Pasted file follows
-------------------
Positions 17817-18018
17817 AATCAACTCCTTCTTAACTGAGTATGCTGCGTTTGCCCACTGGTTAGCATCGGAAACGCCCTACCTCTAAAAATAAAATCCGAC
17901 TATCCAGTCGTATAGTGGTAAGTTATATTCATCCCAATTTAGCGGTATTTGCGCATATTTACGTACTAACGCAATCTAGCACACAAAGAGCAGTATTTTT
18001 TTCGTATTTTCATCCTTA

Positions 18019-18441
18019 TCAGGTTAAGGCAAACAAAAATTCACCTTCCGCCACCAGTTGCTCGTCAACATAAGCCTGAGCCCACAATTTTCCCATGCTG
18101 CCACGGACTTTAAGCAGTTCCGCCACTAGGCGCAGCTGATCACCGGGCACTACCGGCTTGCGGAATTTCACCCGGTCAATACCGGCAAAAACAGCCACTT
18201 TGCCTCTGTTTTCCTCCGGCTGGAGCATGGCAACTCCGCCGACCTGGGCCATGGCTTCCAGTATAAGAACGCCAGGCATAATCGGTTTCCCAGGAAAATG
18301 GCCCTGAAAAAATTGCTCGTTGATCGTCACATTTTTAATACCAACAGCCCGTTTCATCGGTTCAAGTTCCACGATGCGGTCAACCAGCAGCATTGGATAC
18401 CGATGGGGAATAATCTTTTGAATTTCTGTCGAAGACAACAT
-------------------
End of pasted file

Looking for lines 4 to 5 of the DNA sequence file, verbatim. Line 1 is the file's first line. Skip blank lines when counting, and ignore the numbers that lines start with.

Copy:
18001 TTCGTATTTTCATCCTTA

Positions 18019-18441